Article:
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Beta Decay Studies of Nuclides in the Heavy Region

Journal of Nuclear Physics, Material Sciences, Radiation and Applications, vol.. 8, no. 1, 2020

Chitkara University

Articles

Journal of Nuclear Physics, Material Sciences, Radiation and Applications

Chitkara University, India

ISSN: 2321-8649

ISSN-e: 2321-9289

Periodicity: Bianual

vol. 8, no. 1, 2020

Received: 04 September 2020

Revised: 23 September 2020

Accepted: 30 September 2020

Published: 09 November 2020

Corresponding author: preethinambiarmk@gmail.com

© 2020 The authors

This work is licensed under Creative Commons Attribution 4.0 International.

Abstract: In the present work we studied the β-decay of various isotopes in the heavy region using the empirical formula of Fiset and Nix. It is found from the half-life that as the neutron number increases the possibility of β-decay increases. From the dependence of beta decay half-life on neutron number of parent and Q- value, we modified empirical formula of Fiset and Nix for beta decay half-life. We also developed an empirical formula for the Z-value of most stable isobar against β-decay. From the study of mass parabola for different isobars with mass number ranging from 200-223 it was found that the lowest point in the parabola, which is the Z-value of most stable isobar against β-decay, matches well with our formula predictions.

Keywords: Beta decay, Mass parabola, Nuclides.

1. Introduction

Many of the nuclei produced in the lab are radioactive. The degree of instability grows as the distance of a given nuclide increases from the stable nuclide with the same mass number. An unstable nuclide attains stability through different decay mechanisms such as alpha decay, beta decay, gamma decay, cluster radioactivity etc. Alpha decay is a radioactive decay process in which heavy nuclei emit alpha particles to reduce their mass and move towards stability. For many of the unstable nuclei alpha decay cannot be possible and such nuclei undergo beta decay in order to become stable. In contrast with alpha decay, progress in understanding beta decay has been achieved at an extremely slow pace. The probability of a nuclide decaying due to beta and other forms of decay is determined by its binding energy. The binding energies of all existing nuclides form what is called the nuclear valley of stability [1]. Often the experimental results have created new puzzles that challenged existing theories.

The most basic beta decay process is the conversion of a proton to a neutron or a neutron to a proton inside the nucleus maintaining a constant mass number. It is a nuclear decay process mediated by weak nuclear interaction. Beta decay provides a convenient way for an unstable nucleus to slide down the mass parabola of constant A and to approach the stable isobar. Through the process of beta decay an unstable atom obtains a more stable ratio of protons and neutrons. The stability of this ratio forms the nuclear valley of stability [1].

The three processes grouped under beta decay are β^{-}-decay, β^{+}-decay and orbital electron capture. Neutron rich isotopes usually undergo β^{-} decay in which a neutron is converted into a proton with the emission of an electron and an antineutrino.

The effect of this process is to increase the atomic number by one, but leave the mass number unchanged. The emitted electron can be observed and its energy is measured. The associated antineutrino has very small interaction probability and so is expected to escape unobserved. The Q-value of the process is given by the mass difference of parent and daughter atoms. Since the reaction will proceed only when the Q-value is positive, β^{−}-decay can occur when the mass of parent atom is greater than the mass of daughter atom [2].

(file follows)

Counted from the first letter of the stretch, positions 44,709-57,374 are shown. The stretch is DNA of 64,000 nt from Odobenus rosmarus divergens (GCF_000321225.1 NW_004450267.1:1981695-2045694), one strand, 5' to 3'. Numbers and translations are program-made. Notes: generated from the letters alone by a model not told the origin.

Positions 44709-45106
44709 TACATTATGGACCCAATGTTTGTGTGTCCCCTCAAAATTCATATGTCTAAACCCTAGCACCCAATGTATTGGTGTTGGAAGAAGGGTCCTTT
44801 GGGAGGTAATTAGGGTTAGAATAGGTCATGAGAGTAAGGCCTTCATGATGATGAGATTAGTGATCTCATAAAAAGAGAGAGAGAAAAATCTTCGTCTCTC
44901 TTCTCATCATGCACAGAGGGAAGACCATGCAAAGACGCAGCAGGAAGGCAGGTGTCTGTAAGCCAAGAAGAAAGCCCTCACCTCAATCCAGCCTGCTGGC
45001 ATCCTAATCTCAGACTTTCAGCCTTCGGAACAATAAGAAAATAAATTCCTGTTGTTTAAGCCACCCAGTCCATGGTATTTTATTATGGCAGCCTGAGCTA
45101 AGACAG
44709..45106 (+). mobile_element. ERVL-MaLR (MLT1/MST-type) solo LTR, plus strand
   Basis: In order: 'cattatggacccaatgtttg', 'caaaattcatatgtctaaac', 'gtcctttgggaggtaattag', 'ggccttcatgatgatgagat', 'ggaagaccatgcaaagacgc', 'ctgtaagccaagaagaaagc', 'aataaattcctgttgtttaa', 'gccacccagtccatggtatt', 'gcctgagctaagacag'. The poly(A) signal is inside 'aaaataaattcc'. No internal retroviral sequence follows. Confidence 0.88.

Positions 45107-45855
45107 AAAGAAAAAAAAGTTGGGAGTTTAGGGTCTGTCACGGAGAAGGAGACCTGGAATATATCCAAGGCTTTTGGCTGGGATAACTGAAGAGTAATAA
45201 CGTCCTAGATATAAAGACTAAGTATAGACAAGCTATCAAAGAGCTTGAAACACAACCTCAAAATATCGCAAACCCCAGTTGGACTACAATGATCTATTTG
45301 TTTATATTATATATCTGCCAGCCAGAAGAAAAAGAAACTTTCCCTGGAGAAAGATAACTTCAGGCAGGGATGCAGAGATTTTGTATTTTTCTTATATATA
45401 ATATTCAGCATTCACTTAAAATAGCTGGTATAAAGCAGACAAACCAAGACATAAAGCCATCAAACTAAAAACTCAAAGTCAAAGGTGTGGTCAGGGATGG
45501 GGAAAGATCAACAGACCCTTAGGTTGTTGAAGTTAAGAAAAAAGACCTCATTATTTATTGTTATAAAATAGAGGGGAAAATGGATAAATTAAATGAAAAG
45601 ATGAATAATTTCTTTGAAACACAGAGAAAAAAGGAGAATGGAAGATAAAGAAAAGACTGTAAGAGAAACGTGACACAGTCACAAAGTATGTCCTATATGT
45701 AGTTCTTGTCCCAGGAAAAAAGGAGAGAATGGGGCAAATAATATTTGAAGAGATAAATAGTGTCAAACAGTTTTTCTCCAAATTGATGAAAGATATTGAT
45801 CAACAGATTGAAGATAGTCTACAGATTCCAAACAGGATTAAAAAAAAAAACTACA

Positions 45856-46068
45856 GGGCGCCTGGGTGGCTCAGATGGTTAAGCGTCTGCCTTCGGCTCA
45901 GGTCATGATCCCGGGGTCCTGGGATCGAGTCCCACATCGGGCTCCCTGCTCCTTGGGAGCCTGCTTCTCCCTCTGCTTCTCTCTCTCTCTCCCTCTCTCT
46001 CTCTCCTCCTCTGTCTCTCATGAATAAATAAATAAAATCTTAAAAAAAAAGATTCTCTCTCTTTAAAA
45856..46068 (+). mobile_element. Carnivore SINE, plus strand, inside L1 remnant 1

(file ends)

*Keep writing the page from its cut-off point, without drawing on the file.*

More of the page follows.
Isotopes having a surplus of protons can decay through either by β+-decay or orbital electron capture. In positive beta decay a proton in the nucleus is converted to neutron with the emission of a positron and a neutrino.

In electron capture [3-6] the nucleus capture one of the orbital electrons and a neutrino is emitted.

These two processes result in the same change to the nucleus, the atomic number reduces by one without changing mass number. They compete each other to reduce the atomic number of proton rich nuclei and which one will dominate depends on the Q-value. The reaction will proceed only when the Q-value is positive. So β^{+}-decay can occur when the mass of parent atom exceeds that of daughter by at least twice the mass of the electron. Since the binding energy of the electron is much less than the mass of the electron, nuclei that can undergo β^{+}-decay can always also undergo electron capture, but the reverse is not true [2].

In β-decay, the transition starts from ground state of the parent nuclei to different exited states of daughter nuclei according to the selection rule. All these transitions are possible within the energy window defined by Q-value. Quantum mechanically, the interaction leading to beta decay can be considered as a weak perturbation and thus Fermi’s Golden Rule can be applied to find an expression for the kinetic energy spectrum of emitted beta particles. The maximum kinetic energy corresponds to that expected from the exact rest mass energies of the parent and daughter atoms or nuclei.

Many theoretical works related to β-decay are available in the literature [7-10]. Ren et al. [11] used shell model calculation for their study on β^{-} decays. Sorlin et al. [12] have done an experimental study on the β-decay of several neutron rich nuclei at GANIL and compared the half-lives of certain isotopes with those obtained from QRPA calculation. Nishimura et al. [13] measured the β-decay half-lives of 38 very neutron rich nuclei at RIKEN.